In the New York Times article, a senior official in his administration wrote: “President Trump is facing a test to his presidency unlike any faced by a modern American leader. It’s not just that the special counsel looms large. Or that the country is bitterly divided over Mr. Trump’s leadership. Or even that his party might well lose the House to an opposition hellbent on his downfall. The dilemma — which he does not fully grasp — is that many of the senior officials in his own administration are working diligently from within to frustrate parts of his agenda and his worst inclinations. To be clear, ours is not the popular “resistance” of the left. We want the administration to succeed and think that many of its policies have already made America safer and more prosperous. But we believe our first duty is to this country, and the president continues to act in a manner that is detrimental to the health of our republic. That is why many Trump appointees have vowed to do what we can to preserve our democratic institutions while thwarting Mr. Trump’s more misguided impulses until he is out of office. The root of the problem is the president’s amorality. Anyone who works with him knows he is not moored to any discernible first principles that guide his decision making.”


Although he was elected as a Republican, the president shows little affinity for ideals long espoused by conservatives: free minds, free markets and free people. From the White House to executive branch departments and agencies, senior officials will privately admit their daily disbelief at the commander in chief’s comments and actions. Most are working to insulate their operations from his whims. Meetings with him veer off topic and off the rails, he engages in repetitive rants, and his impulsiveness results in half-baked, ill-informed and occasionally reckless decisions that have to be walked back. There is literally no telling whether he might change his mind from one minute to the next,” a top official complained recently, exasperated by an Oval Office meeting at which the president flip-flopped on a major policy decision he’d made only a week earlier. The erratic behavior would be more concerning if it weren’t for unsung heroes in and around the White House. Some of his aides have been cast as villains by the media. But in private, they have gone to great lengths to keep bad decisions contained to the West Wing, though they are clearly not always successful. It may be cold comfort in this chaotic era, but Americans should know that there are adults in the room. We fully recognize what is happening. And we are trying to do what’s right even when Donald Trump won’t. The bigger concern is not what Mr. Trump has done to the presidency but rather what we as a nation have allowed him to do to us. We have sunk low with him and allowed our discourse to be stripped of civility. Senator John McCain put it best in his farewell letter. All Americans should heed his words and break free of the tribalism trap, with the high aim of uniting through our shared values and love of this great nation, his colleague wrote.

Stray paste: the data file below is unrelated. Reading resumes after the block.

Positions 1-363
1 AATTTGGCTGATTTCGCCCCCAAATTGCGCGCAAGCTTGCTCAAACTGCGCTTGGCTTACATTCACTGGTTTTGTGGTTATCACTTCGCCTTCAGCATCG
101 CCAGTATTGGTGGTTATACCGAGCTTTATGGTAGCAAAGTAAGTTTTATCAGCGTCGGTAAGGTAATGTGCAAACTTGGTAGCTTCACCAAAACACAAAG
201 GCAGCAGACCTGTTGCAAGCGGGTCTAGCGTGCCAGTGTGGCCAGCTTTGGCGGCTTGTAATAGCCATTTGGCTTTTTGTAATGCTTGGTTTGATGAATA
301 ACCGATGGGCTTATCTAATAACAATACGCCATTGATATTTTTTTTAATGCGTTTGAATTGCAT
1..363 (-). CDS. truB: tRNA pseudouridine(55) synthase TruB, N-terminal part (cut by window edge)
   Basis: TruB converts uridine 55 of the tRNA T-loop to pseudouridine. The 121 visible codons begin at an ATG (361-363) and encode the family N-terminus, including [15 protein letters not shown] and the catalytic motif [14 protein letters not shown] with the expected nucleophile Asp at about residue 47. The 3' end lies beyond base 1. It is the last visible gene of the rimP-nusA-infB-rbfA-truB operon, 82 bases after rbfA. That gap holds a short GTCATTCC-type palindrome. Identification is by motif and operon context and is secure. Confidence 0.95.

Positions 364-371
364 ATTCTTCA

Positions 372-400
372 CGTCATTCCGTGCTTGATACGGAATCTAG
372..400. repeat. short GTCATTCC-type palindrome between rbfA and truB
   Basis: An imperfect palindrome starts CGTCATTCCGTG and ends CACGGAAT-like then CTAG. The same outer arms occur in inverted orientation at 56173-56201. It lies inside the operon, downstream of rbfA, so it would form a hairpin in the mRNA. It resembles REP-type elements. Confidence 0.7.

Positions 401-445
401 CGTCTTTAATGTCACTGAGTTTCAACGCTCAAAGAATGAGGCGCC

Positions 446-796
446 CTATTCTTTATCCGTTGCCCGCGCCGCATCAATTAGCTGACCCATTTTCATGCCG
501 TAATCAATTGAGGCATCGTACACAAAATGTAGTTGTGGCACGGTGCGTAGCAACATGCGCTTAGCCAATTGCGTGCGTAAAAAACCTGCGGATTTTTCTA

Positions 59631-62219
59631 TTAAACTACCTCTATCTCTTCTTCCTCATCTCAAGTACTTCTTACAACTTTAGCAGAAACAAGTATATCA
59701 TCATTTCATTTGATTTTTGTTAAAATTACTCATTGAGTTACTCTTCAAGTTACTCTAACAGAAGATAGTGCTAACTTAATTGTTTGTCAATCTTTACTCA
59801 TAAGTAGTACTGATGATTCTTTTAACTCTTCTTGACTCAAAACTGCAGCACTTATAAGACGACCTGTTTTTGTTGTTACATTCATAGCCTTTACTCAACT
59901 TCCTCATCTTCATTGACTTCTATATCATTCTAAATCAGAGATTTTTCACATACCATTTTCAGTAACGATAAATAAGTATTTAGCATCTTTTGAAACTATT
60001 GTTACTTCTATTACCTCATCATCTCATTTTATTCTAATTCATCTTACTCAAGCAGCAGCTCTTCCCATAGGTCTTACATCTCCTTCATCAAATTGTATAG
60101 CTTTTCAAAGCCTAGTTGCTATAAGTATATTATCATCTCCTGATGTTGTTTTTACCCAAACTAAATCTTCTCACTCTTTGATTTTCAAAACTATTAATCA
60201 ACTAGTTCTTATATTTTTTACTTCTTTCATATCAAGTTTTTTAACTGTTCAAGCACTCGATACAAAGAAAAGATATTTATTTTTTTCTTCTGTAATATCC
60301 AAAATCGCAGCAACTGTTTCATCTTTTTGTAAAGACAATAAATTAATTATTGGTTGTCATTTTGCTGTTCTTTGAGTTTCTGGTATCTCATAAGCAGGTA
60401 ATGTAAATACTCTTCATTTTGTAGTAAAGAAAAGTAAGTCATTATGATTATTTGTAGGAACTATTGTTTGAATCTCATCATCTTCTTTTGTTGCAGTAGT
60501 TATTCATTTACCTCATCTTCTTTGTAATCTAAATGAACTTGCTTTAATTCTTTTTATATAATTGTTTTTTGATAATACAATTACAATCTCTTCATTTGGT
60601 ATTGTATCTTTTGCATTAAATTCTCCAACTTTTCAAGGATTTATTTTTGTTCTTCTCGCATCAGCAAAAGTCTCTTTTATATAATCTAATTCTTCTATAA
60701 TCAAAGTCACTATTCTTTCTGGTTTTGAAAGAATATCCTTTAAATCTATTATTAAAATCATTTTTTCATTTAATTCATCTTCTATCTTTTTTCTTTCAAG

The article and the book detail turmoil in President Donald Trump’s camp. Trump has blasted the book, calling it a work of “fiction.” and demanded that the New York Times reveal the identity of the writer so he or she might be charged with treason. To cloak himself from criticism, Trump also seeks to weaken America’s libel laws. He is not new to controversy, but the new publications really threaten his survival as the number of American people and his close aides is rising, who think he is disgrace to their country.